function normally and partially this cool person that other people
mysteriously want to be around.  Since I seem to be in a truthful
mood, I’ll come out and say it: I’ve never really understood why I
actually have the friends that I do.  I never got why people thought I
was a cool person.  I still don’t get it, and it always amazes me when
people think I’m interesting.  And that’s the part of me that will
always be Angela Chase.  That overly self-analytical, introspective,
person who lives mostly in her head and is thus relatively clueless
about her own life.  What a fucking genius character to write!

Then there was Rayanne Graff.  I always loved Rayanne and always kind
of wanted to be her (much like Angela seems to sometimes).  She was so
uninhibited, which may have been caused by the fact that she was
always drinking, but still.  I, like Angela, always admired kids like
that.  It was before I realized that those were the kids that often
ended up as raging alcoholics and drug addicts.  Back then they seemed
so cool.  They didn’t have to care about school, it seemed like they
didn’t have parents, and that seemed so great.  I obviously realize
now that it’s not so great, but back then it seemed like the life I
wanted to be living.  No parents asking me about homework or how
school was.  No one saying I couldn’t go out because it was too late.
I so wanted that.  The thing about Rayanne was that A.J. Langer’s
performance of her was so free, and at the same time so full of pain.
I never really noticed all the pain when I was younger, but watching
the show now, you can see how much Rayanne wants to be Angela.
Rayanne’s pain is the pain that you didn’t see in those kids in High
School.  The pain of having absent parents, and not having someone
care if you finished homework or ate a well-balanced meal.  Rayanne
was a total mess, but she cared deeply about her friends so you could
sort of forgive it.  And she was so charismatic that you looked past
her bad behavior and saw a great person.

Then there was Ricky, who rounded out the core three group of friends.
It’s easy to forget now, but Ricky Vasquez was one of the first gay
characters on T.V.  And the way they handled it was super classy.
First off, he was the moral center of the show.  He anchored the other
kids in a sort of moralistic reality, and that was a pretty big step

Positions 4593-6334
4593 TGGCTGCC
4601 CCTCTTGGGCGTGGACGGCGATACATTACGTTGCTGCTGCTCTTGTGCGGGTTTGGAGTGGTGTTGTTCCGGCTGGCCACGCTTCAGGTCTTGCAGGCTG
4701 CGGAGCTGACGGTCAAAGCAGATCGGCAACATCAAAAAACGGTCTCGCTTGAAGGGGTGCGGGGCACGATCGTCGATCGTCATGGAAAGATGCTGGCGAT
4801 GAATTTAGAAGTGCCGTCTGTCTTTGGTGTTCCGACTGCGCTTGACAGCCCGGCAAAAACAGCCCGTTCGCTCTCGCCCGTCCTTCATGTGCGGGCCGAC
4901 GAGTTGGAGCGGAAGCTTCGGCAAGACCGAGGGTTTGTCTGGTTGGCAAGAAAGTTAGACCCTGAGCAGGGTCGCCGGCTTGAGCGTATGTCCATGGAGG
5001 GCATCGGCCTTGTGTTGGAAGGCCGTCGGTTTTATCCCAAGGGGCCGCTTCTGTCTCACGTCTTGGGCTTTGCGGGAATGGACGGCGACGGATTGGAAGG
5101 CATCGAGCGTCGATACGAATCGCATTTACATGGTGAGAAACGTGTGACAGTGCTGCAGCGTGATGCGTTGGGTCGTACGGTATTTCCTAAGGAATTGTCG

for a gay kid to be the moral center of the show (seeing as being gay
is considered to be immoral in much of this country, especially 12
years ago).  I mean, this show was before Will and Grace, it was
before Queer Eye, before Ugly Betty, before Ellen, before T.R. Night,
it was before all the gay fashion consultants strolled the red carpets
(I mean, they were still gay, they just weren’t as obvious).  They
rarely talked about Ricky’s actual sexuality.  Angela mentions that
Ricky is Bi in the pilot and then it doesn’t come up again until like
half way through the series.  But Ricky would hang out in the girls
bathroom, fixing his eyeliner, chatting with the girls, and no one
really took any notice.  That doesn’t mean that they completely
ignored it.  I mean, you saw him get pushed around in the halls, you
saw him get beat up once.  It was a non-sugar-coated portrayal of what
it was like to be a gay teen in the ’90s in someplace other than San
Francisco, New York or L.A.  Ricky may have been one of the first gay
series regulars on a t.v. show, but to me, Ricky was what I wanted.  I
always wanted that thing that Angela, Ricky and Rayanne had.  Where
they had such an easiness about them, they were friends and they cared
about her and they trusted each other, and there was none of that
sexual tension between the boy and girls, because the boy didn’t want
them.  Angela and Ricky are by far a better and more realistic Fag Hag
couple than Will and Grace.  And that’s when I realized my true
calling.  I always wanted a Ricky.  And the first boy that ever came
out to me was Ricky Mendez.  Kind of poetic, no?

Of course you can’t possibly talk about My So-Called Life without
mentioning Jordan Catalano.  The moment he appeared on screen all the
girls in my generation took one giant step towards becoming women.  I
realized lately that I’m actually still most attracted to guys that
look like Jordan Catalano.  With the slightly long hair and that